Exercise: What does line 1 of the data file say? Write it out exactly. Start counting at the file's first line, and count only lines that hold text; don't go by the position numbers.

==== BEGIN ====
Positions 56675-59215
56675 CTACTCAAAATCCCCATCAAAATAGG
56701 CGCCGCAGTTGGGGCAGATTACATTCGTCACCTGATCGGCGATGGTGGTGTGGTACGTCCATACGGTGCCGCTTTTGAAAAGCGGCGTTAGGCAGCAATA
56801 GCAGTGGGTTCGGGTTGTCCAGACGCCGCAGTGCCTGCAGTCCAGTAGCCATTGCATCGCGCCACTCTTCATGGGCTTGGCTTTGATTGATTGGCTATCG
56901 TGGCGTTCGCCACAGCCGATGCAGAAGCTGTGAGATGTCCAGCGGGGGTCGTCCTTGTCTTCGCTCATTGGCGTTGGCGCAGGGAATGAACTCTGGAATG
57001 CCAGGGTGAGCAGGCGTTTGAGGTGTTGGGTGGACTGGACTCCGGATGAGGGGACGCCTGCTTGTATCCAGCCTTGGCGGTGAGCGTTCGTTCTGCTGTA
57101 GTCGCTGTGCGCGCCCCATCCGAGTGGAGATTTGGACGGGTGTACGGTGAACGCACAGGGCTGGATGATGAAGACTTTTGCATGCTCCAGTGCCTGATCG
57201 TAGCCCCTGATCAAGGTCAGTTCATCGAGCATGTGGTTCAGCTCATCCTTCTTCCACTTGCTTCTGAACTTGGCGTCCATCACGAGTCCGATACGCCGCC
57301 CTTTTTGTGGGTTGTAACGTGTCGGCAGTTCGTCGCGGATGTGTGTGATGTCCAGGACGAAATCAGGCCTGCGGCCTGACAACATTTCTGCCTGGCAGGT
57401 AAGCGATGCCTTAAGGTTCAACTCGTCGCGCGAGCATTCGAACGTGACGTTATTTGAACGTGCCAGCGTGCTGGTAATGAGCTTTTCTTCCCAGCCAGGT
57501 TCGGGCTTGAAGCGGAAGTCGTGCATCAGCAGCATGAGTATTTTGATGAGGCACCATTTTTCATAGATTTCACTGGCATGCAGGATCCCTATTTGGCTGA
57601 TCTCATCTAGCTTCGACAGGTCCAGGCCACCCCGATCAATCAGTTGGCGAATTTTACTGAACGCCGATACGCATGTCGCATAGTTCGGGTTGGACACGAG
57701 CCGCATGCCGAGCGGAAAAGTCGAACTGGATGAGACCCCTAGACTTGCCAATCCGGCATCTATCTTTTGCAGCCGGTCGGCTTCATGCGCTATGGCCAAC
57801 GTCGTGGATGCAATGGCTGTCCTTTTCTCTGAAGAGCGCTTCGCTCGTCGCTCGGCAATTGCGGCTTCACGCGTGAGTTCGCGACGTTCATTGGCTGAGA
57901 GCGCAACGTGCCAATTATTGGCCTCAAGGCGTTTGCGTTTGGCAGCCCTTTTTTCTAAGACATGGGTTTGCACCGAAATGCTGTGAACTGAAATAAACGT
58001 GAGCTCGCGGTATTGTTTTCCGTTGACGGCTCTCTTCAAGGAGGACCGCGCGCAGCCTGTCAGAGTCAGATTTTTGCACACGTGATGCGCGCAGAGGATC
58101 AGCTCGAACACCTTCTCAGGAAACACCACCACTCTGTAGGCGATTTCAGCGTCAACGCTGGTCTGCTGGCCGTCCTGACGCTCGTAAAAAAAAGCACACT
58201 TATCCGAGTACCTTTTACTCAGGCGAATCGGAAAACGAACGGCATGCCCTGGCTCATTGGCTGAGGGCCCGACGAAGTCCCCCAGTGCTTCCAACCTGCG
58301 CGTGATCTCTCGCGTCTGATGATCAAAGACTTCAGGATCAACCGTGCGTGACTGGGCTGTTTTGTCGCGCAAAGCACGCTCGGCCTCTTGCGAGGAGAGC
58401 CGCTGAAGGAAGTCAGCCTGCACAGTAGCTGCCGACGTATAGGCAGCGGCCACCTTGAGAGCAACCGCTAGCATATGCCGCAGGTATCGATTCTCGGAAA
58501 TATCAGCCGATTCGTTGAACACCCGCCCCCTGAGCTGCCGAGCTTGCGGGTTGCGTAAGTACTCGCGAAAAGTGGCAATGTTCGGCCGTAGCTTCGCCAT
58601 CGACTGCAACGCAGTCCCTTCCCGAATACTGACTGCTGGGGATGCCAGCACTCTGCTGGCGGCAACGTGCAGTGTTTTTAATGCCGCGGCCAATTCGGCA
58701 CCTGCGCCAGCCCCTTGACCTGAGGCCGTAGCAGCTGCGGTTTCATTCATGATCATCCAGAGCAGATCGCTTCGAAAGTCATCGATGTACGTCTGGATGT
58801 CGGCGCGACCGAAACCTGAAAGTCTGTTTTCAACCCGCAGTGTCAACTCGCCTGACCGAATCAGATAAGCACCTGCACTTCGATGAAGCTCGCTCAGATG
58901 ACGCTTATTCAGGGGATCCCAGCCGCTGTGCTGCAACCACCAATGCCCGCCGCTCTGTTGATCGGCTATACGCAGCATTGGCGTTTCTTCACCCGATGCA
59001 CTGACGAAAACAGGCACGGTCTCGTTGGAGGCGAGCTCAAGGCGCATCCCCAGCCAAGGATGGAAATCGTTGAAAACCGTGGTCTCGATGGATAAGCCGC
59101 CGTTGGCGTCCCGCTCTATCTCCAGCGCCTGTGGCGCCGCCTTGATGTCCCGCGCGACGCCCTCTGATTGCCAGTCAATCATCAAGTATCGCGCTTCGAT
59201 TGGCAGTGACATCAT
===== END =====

Positions 56675-59215